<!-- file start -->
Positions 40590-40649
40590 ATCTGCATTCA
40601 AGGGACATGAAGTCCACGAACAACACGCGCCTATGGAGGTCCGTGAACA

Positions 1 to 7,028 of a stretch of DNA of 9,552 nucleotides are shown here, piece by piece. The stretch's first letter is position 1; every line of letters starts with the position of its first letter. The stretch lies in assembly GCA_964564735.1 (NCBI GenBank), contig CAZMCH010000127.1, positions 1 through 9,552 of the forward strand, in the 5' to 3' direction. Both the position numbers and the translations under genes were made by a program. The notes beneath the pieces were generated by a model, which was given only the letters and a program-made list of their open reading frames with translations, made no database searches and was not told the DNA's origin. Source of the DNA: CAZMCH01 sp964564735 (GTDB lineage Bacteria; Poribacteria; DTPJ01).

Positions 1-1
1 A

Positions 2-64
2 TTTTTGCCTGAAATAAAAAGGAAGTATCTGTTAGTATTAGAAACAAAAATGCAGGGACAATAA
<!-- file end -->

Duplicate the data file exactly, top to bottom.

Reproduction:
Positions 40590-40649
40590 ATCTGCATTCA
40601 AGGGACATGAAGTCCACGAACAACACGCGCCTATGGAGGTCCGTGAACA

Positions 1 to 7,028 of a stretch of DNA of 9,552 nucleotides are shown here, piece by piece. The stretch's first letter is position 1; every line of letters starts with the position of its first letter. The stretch lies in assembly GCA_964564735.1 (NCBI GenBank), contig CAZMCH010000127.1, positions 1 through 9,552 of the forward strand, in the 5' to 3' direction. Both the position numbers and the translations under genes were made by a program. The notes beneath the pieces were generated by a model, which was given only the letters and a program-made list of their open reading frames with translations, made no database searches and was not told the DNA's origin. Source of the DNA: CAZMCH01 sp964564735 (GTDB lineage Bacteria; Poribacteria; DTPJ01).

Positions 1-1
1 A

Positions 2-64
2 TTTTTGCCTGAAATAAAAAGGAAGTATCTGTTAGTATTAGAAACAAAAATGCAGGGACAATAA